Of course, that experience of not being seen or heard is not restricted to women.  Some of the most interesting interviews that I have heard from the COP attendees have been from people representing the smallest and most vulnerable island communities.  They are people who are doing, indeed who have already done, all that they can, and they are now pleading with the richer, more powerful nations, asking them to take seriously their responsibilities.  They may normally have little personal agency, and yet, they speak with voices that carry significant weight; voices that it is hard to dismiss,  voices that prick our consciences and demand that we see things through a wider lens.

These are people who challenge our ideas and perhaps assumptions about who is vulnerable.  We tend, I think, to imagine that vulnerability is about people with particular needs, whether that is to do with their health or their background or their living situation.  We focus on people who are clearly more vulnerable than we perceive ourselves to be, people to whom we might be able to offer a helping hand in one way or another.  Those people in positions of leadership within, for instance, Pacific Islands, don’t have those stereotypical vulnerabilities, but it doesn’t make them any less vulnerable.  They are within the international structures and simultaneously finding that those structures don’t really serve them.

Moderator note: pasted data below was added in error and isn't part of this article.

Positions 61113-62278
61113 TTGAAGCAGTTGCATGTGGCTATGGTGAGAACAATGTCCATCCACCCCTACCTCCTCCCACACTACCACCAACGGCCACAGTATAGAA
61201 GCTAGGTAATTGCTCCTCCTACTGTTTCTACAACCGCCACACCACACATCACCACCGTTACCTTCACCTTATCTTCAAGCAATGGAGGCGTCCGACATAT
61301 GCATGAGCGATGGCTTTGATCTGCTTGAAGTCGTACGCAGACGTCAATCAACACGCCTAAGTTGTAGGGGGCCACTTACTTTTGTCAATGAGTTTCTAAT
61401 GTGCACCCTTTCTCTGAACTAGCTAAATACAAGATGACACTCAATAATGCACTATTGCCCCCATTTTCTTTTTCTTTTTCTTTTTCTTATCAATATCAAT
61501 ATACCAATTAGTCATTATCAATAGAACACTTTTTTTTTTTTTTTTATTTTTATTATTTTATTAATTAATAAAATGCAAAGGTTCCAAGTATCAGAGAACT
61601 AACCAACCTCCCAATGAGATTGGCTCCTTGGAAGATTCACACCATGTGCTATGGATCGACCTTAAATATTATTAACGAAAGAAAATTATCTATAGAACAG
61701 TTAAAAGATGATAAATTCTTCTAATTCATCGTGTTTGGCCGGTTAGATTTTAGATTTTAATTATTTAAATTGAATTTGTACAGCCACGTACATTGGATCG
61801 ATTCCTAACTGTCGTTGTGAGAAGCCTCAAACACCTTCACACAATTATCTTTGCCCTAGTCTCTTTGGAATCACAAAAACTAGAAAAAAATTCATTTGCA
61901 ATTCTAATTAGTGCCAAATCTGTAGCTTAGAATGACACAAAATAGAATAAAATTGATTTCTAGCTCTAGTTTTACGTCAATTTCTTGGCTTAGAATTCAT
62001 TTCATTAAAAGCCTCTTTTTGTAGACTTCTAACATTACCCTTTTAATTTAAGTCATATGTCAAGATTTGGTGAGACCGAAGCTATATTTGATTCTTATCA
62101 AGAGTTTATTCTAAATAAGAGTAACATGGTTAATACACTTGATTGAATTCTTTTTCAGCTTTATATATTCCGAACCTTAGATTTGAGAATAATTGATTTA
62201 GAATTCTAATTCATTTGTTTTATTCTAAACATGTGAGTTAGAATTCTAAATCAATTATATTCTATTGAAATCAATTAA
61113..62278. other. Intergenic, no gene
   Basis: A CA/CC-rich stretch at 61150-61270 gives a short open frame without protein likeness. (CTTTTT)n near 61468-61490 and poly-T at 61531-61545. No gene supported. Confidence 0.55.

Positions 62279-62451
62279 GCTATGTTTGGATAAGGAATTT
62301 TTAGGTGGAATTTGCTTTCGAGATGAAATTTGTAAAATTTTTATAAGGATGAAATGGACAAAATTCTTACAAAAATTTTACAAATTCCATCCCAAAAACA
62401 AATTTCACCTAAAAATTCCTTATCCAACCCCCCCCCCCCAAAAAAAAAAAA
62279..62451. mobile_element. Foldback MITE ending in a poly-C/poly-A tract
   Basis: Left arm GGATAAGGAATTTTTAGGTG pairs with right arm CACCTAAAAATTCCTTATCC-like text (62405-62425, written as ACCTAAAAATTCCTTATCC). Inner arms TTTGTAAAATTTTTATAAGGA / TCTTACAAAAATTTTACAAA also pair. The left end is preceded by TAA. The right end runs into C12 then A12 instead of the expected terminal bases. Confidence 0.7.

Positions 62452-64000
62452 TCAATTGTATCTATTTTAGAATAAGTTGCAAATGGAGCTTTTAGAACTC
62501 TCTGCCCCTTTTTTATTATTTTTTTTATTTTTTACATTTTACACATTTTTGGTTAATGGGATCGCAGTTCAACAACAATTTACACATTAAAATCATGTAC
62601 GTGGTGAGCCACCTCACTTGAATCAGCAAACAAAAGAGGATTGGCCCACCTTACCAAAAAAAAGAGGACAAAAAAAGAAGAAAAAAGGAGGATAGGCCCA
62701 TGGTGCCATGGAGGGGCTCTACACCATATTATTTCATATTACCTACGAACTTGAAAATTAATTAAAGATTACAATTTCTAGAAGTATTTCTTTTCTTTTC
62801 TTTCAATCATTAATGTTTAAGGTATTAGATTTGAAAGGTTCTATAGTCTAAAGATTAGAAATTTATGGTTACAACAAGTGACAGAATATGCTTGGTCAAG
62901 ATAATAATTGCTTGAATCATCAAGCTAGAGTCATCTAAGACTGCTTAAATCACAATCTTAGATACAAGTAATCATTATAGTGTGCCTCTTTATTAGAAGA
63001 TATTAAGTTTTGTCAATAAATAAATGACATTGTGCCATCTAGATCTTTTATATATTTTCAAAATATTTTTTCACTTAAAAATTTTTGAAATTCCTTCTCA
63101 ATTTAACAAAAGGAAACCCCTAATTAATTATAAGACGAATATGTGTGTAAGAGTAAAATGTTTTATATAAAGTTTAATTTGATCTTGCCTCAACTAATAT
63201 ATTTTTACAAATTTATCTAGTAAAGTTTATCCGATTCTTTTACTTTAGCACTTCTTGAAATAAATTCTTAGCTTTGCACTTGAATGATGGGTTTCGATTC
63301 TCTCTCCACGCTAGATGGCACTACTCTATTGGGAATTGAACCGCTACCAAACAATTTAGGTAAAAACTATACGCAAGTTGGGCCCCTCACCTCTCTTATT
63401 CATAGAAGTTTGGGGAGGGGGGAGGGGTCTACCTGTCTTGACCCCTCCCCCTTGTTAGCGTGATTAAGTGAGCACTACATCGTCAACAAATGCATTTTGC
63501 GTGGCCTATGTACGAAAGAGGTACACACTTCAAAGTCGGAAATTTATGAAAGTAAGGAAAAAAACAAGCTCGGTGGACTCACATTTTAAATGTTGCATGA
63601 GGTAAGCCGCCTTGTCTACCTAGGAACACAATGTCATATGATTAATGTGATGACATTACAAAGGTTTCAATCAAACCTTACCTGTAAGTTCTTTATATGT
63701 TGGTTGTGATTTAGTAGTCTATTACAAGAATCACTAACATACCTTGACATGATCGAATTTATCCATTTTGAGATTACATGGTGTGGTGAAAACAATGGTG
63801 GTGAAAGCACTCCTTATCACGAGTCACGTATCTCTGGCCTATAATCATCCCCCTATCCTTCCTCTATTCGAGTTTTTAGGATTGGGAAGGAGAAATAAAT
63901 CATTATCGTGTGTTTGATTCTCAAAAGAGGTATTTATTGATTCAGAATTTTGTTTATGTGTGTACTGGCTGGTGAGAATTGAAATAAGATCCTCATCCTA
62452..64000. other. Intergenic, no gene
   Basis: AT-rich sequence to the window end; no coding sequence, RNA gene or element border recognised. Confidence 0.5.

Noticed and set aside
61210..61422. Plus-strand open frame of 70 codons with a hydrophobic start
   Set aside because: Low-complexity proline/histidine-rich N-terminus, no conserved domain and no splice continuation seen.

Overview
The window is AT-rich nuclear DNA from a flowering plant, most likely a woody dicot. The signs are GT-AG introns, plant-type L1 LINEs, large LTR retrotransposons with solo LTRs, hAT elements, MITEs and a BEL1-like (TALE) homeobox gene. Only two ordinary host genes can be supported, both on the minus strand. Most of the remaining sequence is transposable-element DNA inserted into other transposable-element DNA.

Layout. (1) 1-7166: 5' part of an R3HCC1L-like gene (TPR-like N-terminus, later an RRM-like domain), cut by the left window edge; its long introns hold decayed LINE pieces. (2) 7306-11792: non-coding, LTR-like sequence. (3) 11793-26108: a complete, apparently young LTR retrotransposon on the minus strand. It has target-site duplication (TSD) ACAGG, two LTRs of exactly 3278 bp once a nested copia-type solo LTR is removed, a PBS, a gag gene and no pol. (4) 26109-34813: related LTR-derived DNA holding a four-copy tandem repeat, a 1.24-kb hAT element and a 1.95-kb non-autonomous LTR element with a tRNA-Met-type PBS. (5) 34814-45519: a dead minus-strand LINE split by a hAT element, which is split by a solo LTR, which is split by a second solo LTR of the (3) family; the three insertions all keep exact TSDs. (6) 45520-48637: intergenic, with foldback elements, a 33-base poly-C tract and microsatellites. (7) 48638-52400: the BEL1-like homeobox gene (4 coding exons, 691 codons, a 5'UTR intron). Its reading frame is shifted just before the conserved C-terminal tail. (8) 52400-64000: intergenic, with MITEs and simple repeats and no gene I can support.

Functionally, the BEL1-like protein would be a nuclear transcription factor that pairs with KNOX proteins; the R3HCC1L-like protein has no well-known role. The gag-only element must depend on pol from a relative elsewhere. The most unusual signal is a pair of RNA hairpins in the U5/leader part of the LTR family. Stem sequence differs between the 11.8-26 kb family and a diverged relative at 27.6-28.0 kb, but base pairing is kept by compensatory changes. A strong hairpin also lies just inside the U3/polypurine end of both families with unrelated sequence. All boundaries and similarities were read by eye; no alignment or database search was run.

Not noticed; not important – values turned on their head.  Those who thought they had agency have less than they imagined; those who were ignored now demand the attention and the ears of the world.

That seems to me to be a bit of a summary of what Jesus was teaching in today’s Gospel story.  The story is remembered for its second half, the widow’s mite  – I want to begin by focussing on the first couple of verses which begin:

Jesus said, beware of the scribes who like to walk around in long robes, and to be greeted with respect in the marketplaces…

Jesus is giving a clear message that when we look at people, we see how they present, not who they are.  There are those people who swan around in their swanky clothes and who put their energies into how they are perceived and how they are greeted.  Jesus is reminding us that those things are unimportant.  Those are not the values of the Kingdom; those are not the values that bring us closer to God.  The designer clothing or the flashy jewellery might make people feel as though they will be respected and therefore help them to feel better about themselves, but those are not the things of God.

It’s easy, if you have surplus money, to give some of it away – to a favourite charity or to the church or to a loved one.  Giving from a plentiful resource doesn’t require too much heart searching – the generosity of the wealthy philanthropist is wonderful and gratefully received, but is unlikely to impact on their day to day choices.